April 28, 2022
Today, in God’s Lavish Mercy, our readings demonstrate how hard it is for some people to believe – because deepening belief usually requires a soul-change.
In our first reading, the high priest and Sanhedrin just don’t get it. No matter how severe the oppression, Peter and the Apostles are not going to stop sharing the Good News. Even miracles and inexplicable prison escapes do not convince them that maybe the Apostles have some special blessing to offer them.
Why won’t the Sanhedrin listen? Why are they in such denial about what they are witnessing?
The Sanhedrin were members of a privileged class. They had things set up nicely to their material benefit. Jesus was a bombshell turning their comfortable world upside down. So they resorted to any tool possible to eradicate him: denial, oppression, persecution, even murder.
But the Good News of Jesus Christ is ineradicable.
In our Gospel, John minces no words about the fate of unbelievers:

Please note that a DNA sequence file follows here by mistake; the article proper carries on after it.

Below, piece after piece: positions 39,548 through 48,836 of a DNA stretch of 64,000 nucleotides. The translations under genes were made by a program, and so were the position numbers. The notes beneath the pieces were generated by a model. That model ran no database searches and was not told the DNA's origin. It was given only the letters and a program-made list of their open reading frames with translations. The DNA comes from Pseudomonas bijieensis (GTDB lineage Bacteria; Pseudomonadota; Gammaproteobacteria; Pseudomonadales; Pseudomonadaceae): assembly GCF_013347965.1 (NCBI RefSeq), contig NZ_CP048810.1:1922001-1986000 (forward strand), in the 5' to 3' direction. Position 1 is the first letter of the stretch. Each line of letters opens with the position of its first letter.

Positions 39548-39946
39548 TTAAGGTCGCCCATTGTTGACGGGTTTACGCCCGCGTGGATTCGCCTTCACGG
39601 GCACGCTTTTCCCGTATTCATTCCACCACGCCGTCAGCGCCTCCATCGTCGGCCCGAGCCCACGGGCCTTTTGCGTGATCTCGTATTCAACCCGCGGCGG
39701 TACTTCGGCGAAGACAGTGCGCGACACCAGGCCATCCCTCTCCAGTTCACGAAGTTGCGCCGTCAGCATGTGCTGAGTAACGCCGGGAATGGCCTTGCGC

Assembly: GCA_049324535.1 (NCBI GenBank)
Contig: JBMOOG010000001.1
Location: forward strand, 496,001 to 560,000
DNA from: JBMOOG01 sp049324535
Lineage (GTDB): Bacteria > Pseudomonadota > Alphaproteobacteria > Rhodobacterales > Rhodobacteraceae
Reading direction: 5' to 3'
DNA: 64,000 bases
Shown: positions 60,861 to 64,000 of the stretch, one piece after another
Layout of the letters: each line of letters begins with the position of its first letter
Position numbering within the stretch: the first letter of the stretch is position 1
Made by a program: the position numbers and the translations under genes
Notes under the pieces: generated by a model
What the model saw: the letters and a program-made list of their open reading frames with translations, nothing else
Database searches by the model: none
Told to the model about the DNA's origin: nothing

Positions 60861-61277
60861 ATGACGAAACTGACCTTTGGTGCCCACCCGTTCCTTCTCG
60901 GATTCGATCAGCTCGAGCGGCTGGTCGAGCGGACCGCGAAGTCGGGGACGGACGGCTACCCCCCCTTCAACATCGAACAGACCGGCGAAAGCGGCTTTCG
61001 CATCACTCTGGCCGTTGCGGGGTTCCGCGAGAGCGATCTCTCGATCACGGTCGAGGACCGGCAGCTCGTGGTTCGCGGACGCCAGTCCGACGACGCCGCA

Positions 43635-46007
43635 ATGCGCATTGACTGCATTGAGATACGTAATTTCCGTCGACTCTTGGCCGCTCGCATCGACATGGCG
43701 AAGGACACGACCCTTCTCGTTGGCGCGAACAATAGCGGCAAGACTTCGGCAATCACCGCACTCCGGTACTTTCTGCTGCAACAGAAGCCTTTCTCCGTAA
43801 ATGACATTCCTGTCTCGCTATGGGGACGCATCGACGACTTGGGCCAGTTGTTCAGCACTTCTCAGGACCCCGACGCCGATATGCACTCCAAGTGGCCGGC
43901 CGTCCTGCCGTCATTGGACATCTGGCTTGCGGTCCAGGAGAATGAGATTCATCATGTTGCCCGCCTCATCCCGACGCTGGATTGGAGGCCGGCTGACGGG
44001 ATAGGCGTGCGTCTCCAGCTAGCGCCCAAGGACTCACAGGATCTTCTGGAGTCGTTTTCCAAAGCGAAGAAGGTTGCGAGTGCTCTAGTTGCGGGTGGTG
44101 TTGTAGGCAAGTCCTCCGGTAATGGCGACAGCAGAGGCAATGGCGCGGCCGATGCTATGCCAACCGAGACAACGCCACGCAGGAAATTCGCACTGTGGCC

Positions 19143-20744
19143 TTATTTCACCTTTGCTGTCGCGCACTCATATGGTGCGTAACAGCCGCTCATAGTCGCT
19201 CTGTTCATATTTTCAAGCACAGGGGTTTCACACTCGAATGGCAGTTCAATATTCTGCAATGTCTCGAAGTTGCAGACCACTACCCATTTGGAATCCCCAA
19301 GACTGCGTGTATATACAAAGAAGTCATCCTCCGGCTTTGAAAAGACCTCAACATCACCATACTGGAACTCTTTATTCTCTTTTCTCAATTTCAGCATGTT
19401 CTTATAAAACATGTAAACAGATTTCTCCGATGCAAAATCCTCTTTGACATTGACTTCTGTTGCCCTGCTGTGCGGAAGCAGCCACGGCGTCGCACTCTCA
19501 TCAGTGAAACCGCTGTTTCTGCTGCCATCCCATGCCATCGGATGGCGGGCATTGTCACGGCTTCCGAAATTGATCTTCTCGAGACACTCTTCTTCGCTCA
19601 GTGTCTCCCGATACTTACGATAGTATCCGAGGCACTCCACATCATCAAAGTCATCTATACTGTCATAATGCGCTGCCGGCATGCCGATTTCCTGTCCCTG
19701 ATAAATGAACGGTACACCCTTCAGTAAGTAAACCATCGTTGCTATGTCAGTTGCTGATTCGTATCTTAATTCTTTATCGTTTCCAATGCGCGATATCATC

The Father loves the SonJohn 3:35-36
and has given everything over to him.
Whoever believes in the Son has eternal life,
but whoever disobeys the Son will not see life,
but the wrath of God remains upon him.
When I look at our world, I see a lot of that “wrath”, don’t you? I see situations of war, pain, injustice, greed, and irreverence for Creation that could not exist in a truly believing world.
Seeing these things, I examine my own life for the places where faith has not converted me, for the kinds of resistant behaviors that prevented the Sanhedrin from receiving the greatest gift possible – a fully faithful and compassionate heart in the image of Jesus Christ.
Poetry: What We Need is Here – Wendell Berry
Horseback on Sunday morning,
harvest over, we taste persimmon
and wild grape, sharp sweet
of summer’s end. In time’s maze
over fall fields, we name names
that rest on graves. We open
a persimmon seed to find the tree
that stands in promise,
pale, in the seed’s marrow.
Geese appear high over us,
pass, and the sky closes. Abandon,
as in love or sleep, holds
them to their way, clear
in the ancient faith: what we need
is here. And we pray, not
for new earth or heaven, but to be
quiet in heart, and in eye,
clear. What we need is here.
Music: A Faithful Heart – Libera
(I imagine that this lovely song is usually interpreted as a marriage canticle, but I think it perfectly describes the sacred covenant between God and the faithful believer.)